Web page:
SCAG and City of Los Angeles Thinking About Solutions to the Last Mile Problem

11_12_09_robinson.jpgRita Robinson and Tony Jusay’s folding bikes testify at a joint meeting of the Planning and Transportation Commissions. Photo: BikePedSCAG/Twitpic

 It’s not often that we cover news out of the Southern California Association of Governments (SCAG), but a recent study funded by the City of Los Angeles and SCAG on the "last mile" problem has led to a report sponsored by the city that is all about getting people out of their cars. The report was presented by LADOT Chief Rita Robinson and Planning General Manager Gail Goldberg at a meeting this morning, then again by SCAG to regional stakeholders this afternoon.

While the report is progressive, it’s rare to see a report talking about getting people out of their cars with a "City of Los Angeles" crest on it, it’s just a report. While Robinson may like many of the ideas in the report, it’s still up to advocates and elected officials to get these ideas off the paper and onto the streets.

Just after this morning’s presentation ended, Robinson was speaking in front of the Transportation Commission about the massive cuts coming to LADOT. Even for a department that has the goal of moving as much automobile traffic as possible, now seems the perfect time to investigate low cost alternatives to get people out of their cars instead of expensive and time-consuming highway and road expansions.

The study team, led by consultants from Nelson Nygaard, was charged with focusing on the "last mile" problem. For those of you unfamiliar with the "last mile" problem, it is a term created to describe the barrier many car commuters feel to taking transit or other options to single-passenger vehicle commuting. Informally I call it the, "I would take the train but the closest stop is so far away from my house/office."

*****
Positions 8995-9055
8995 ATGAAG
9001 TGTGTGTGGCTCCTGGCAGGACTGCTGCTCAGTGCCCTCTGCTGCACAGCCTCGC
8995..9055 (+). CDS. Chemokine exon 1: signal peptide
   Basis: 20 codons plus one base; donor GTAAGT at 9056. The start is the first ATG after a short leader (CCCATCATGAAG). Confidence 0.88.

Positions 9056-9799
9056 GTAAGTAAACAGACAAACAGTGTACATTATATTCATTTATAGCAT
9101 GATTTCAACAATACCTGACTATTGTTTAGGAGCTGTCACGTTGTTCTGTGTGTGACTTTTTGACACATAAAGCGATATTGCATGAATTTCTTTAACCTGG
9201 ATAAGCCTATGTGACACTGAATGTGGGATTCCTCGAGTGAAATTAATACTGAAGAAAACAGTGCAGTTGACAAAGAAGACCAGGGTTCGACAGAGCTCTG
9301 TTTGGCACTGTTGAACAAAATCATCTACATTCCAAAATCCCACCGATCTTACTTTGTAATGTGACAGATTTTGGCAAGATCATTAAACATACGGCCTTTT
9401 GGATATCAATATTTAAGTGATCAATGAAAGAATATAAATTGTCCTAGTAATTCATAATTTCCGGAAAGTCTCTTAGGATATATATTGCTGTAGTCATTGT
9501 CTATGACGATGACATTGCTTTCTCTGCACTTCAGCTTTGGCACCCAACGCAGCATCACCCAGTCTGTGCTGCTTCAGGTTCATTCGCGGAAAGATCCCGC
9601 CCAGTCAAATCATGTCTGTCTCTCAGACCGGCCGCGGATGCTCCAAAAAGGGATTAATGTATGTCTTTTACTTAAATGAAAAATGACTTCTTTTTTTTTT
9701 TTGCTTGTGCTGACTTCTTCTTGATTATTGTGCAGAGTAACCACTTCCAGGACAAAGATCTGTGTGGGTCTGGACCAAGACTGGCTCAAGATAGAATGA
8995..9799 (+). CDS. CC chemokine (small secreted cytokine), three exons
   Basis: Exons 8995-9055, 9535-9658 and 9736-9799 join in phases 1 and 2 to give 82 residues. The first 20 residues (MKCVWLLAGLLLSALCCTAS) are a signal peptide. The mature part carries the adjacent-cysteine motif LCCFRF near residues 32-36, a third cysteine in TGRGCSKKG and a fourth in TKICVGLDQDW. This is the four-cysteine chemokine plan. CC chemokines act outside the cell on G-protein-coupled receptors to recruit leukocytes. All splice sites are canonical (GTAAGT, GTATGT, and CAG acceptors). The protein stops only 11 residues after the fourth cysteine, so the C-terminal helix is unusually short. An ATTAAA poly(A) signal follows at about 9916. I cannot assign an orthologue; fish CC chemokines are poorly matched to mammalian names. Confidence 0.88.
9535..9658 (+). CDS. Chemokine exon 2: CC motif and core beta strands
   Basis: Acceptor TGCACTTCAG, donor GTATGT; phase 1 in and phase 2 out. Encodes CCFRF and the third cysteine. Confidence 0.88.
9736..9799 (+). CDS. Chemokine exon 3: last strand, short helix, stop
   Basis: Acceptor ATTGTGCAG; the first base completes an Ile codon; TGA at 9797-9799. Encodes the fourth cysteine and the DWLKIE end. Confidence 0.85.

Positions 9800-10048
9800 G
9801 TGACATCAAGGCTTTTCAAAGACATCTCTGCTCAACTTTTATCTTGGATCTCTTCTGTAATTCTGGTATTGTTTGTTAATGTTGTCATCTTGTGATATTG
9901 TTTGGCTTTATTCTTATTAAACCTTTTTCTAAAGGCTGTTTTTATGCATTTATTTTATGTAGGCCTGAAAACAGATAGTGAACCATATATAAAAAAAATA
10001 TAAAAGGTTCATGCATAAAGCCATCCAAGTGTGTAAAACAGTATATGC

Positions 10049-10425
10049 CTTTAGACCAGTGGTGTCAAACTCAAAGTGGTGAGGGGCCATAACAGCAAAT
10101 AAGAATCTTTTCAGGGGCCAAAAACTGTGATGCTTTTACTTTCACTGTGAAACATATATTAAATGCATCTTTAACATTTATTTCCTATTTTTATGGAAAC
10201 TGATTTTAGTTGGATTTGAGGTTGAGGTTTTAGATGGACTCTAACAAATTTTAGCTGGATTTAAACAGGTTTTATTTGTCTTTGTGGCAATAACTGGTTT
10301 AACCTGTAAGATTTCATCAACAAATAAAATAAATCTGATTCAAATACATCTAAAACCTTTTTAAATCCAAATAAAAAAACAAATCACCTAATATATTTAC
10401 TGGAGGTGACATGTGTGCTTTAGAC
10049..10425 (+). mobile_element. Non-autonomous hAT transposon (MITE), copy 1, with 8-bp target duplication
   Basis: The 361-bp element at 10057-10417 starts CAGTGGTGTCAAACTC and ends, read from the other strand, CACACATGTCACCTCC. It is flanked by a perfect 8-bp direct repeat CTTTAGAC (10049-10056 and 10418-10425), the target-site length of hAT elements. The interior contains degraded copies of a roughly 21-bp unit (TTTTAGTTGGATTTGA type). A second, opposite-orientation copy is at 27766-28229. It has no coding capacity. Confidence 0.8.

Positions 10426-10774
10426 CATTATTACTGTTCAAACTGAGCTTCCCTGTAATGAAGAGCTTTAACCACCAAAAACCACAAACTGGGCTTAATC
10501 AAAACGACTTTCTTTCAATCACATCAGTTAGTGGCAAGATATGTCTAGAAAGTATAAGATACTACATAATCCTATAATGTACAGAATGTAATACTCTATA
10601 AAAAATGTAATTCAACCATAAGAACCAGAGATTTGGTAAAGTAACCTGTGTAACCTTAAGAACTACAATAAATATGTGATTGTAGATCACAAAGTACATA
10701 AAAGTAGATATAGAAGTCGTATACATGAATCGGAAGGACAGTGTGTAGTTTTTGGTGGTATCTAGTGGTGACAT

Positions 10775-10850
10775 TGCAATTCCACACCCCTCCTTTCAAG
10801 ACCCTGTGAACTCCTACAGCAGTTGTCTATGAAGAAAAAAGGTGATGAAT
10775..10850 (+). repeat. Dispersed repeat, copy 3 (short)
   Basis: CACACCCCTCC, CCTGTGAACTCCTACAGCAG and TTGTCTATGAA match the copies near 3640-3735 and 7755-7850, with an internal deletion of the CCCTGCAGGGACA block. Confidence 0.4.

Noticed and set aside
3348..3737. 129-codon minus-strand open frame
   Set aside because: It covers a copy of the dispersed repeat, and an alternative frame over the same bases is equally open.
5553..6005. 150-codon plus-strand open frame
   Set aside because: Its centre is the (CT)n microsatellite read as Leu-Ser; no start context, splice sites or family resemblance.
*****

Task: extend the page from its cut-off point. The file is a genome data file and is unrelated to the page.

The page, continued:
Broadly, the strategies studied should:

  1. Get people out of their car
  2. Provide incentives to help households avoid needing multiple cars
  3. Help cities meet the standards of SB 375

From there the team came up with thirteen strategies that would help cities, especially Los Angeles, meet those goals. They then narrowed down the list of thirteen to a list of six strategies that aren’t already being studied by another organization. The six transportation modes that SCAG, City of L.A. and their consultants want to expand are: casual carpooling, taxi’s, car sharing, short-term car rental, bike sharing, folding bikes.

For a full copy of SCAG’s presentation, click here. For a synopsis of the six strategies and some editorial commentary, read on after the jump.

Casual Carpooling – I honestly had never heard of this before, but apparently it’s all the rage in the Bay Area. Areas are set up where people can meet to form a carpool in lots and other areas near freeways to decrease the amount of cars coming into the city. In other words, there would be space where I get on the I-10 on my way to Church on Sunday where I could pick people up that were heading to the Whole Foods which is close to my destination. With these strangers on board, I could use the carpool lane on my entrance ramp.

Taxi’s – The study identified that the main fear people have towards using taxi’s is the unknown cost of taking the vehicle. The report recommends requiring taxi’s to charge based on distance traveled, "zone fares," instead of time traveled so that passengers would know the cost ahead of time. There was a concern on the SCAG call that drivers, already underpaid for their work, would balk at this sort of change.

Car Sharing – I think we’re all familiar with ZipCar and its history. We’ve talked about it at length. However, the report recommended studying city-supported car sharing that would lead to reducing the city’s vehicle fleet and save the city money. While that strategy is something that Streetsblog has discussed a couple of times; this is the first time we’ve seen it in print in a government document.